The House of Commons Work and Pensions select committee has produced the final report from its inquiry into intergenerational fairness. This was a pioneering exploration of how arguments about intergenerational fairness should be factored into contemporary welfare policy; the fact that the committee undertook such an inquiry is clear evidence of the increasing salience which intergenerational fairness enjoys in public policy debates. What did they say?
Economy “skewed” towards baby boomers
The final report, which followed over six months of evidence-gathering by the committee, came down heavily in favour of the view that young people are receiving a raw deal compared to older generations in modern Britain. The report characterises intergenerational unfairness as a problem of the British economy having become “skewed towards baby boomers and against millennials”. The committee fully accepted the argument that today’s young people face great difficulty in building up asset wealth because of rising house prices and changes to the pension system, while at the same time their taxes are being used to support the most successful members of the baby-boomer generation who have accumulated more wealth than they will ever be able to.
The Chairman’s committee, MP Frank Field, explained the problem using the concept of the intergenerational social contract, which IF emphasised in our submission to the inquiry:
“The welfare state is underpinned by an implicit intergenerational contract. Each generation is supported in retirement by their in-work successors. This is supported by all age groups, but a combination of factors has sent the balance out of kilter. It is now the working young and their children who face the daunting challenge of getting on in an economy skewed against them.”
Replacing the triple lock
Although the committee correctly diagnosed Britain’s problems with intergenerational unfairness as being multi-faceted, requiring actions across a wide range of different policy domains, the select committee was circumscribed when it came to the policy measures which it could recommend, as they needed to fall under the narrower ambit of welfare policy.
This meant that a large section of their report ended up focusing on reforming the “triple lock” – the system for uprating the state pension so that it rises each year by whichever is the highest out of inflation, earnings growth or a floor of 2.5%. This was an interesting decision on the committee’s part, as although the state pension is an extremely important part of the intergenerational social contract (and represents one of the largest items of government expenditure), it is arguably less important to today’s younger generation than the problems they face in housing, the labour market or private pension saving, for example. However, given that it has been widely seen as part of a totemic commitment by the Conservative governments Britain has had since 2010 to shield pensioners from the impacts of austerity measures, the political significance of altering it would be very important.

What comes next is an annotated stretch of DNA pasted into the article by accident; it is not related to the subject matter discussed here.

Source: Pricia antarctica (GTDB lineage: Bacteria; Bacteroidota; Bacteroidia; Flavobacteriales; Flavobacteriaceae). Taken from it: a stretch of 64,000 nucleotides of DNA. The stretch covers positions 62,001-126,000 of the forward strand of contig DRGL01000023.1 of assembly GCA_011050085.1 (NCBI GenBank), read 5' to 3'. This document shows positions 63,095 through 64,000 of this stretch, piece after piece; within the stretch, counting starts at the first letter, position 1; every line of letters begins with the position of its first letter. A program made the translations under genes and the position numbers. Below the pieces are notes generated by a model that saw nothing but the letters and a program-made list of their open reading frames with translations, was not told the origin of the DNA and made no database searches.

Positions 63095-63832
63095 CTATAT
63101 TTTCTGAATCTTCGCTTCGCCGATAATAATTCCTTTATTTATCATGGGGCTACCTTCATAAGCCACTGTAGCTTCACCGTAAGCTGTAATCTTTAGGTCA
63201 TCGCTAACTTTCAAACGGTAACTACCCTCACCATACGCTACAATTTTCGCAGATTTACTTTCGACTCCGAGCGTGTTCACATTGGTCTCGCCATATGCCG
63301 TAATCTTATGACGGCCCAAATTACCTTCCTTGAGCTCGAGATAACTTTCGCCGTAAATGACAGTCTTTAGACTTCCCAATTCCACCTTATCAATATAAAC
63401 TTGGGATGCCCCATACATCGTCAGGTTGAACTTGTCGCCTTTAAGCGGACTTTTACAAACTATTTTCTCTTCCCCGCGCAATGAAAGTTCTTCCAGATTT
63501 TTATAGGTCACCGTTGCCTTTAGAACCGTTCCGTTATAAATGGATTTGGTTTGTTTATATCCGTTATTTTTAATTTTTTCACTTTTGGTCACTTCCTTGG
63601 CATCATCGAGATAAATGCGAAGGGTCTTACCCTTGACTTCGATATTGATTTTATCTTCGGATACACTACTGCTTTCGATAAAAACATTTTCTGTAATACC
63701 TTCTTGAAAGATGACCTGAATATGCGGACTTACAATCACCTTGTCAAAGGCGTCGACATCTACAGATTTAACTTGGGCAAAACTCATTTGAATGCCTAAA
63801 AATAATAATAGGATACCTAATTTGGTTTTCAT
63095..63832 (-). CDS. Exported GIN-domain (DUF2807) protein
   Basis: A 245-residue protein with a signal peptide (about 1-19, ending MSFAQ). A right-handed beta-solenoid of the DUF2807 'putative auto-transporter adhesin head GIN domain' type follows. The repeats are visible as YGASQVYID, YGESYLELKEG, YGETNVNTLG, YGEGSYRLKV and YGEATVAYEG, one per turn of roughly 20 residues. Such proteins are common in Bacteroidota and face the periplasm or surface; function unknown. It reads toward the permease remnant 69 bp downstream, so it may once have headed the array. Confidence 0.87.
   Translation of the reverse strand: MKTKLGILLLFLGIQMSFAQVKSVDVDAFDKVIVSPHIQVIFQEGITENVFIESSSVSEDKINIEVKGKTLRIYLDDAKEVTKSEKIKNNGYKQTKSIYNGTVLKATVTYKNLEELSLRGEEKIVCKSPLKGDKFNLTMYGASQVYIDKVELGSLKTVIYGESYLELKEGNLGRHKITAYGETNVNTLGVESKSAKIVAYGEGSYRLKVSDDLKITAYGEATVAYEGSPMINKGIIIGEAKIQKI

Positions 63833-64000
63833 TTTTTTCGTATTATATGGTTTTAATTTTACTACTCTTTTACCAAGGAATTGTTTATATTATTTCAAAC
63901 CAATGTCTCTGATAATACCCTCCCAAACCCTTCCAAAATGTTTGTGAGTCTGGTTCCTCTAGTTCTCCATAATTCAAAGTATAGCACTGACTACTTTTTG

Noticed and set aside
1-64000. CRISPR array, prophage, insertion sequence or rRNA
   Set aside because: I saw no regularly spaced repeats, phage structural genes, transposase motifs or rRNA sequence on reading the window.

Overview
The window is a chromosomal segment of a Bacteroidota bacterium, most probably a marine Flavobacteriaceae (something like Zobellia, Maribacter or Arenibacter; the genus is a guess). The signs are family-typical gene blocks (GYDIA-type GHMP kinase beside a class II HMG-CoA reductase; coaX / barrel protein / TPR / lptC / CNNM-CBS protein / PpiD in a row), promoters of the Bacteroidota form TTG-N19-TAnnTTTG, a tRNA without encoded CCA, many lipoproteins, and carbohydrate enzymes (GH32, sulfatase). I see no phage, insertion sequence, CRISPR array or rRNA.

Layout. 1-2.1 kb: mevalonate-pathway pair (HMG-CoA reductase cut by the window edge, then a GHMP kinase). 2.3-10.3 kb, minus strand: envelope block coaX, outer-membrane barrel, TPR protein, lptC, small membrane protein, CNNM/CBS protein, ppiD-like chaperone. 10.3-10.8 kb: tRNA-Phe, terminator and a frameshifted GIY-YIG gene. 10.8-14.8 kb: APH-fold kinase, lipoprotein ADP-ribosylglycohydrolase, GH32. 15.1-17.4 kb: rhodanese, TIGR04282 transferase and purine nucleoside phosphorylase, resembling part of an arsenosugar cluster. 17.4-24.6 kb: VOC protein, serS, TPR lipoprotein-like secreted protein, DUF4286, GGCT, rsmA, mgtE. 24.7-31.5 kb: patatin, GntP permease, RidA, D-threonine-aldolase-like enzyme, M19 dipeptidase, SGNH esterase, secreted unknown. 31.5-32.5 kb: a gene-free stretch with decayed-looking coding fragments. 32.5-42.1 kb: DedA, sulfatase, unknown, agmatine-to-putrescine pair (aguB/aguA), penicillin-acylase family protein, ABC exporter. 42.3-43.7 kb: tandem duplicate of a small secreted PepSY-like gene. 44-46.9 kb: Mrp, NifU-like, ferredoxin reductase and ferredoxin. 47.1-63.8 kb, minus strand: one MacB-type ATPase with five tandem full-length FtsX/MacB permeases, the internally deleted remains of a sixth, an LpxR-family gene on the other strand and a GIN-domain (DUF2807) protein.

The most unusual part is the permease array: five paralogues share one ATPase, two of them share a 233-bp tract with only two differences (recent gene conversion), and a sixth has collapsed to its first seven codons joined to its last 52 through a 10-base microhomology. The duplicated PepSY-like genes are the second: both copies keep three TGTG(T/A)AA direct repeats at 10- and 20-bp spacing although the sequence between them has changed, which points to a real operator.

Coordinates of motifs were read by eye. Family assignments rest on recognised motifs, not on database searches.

In its most headline-grabbing recommendation, the committee argued that the triple lock should be replaced with a “smoothed earnings link”: a form of indexation where the goal is to maintain the state pension’s spending power relative to the proportion of average earnings which it will represent in 2020. The report explains how this could work in practice:
“In periods when earnings lag behind price inflation, an above-earnings increase should be applied to protect pensioners against a reduction in the purchasing power of their state pension. Price indexation should continue when real earnings growth resumes until the state pension reverts to its benchmark proportion of average earnings. Such a mechanism would enable pensioners to continue to share in the proceeds of economic growth, protect the state pension against inflation and ensure a firm foundation for private retirement saving.”
The report also argues that universal pensioner benefits, including winter fuel payments, should be firmly on the table when the government next looks at ways of reducing public spending on the welfare budget. Crucially, given that the debate about intergenerational fairness has sometimes been accused of fomenting conflict between different generations, the committee’s report goes to great lengths to say that that they believe such measures would actually strengthen the intergenerational ties which bind society together:
“The intergenerational fairness debate should not be conducted in divisive or adversarial terms. Each generation cares deeply about their children, parents and grandparents alike. It is not the fault of baby boomers that the economy, or certain asset prices, have become skewed in their favour. But the absence of fault does not obviate the need for policy action. The recommendations in this report are intended to strengthen the implicit contract between generations that is at the heart of our society.”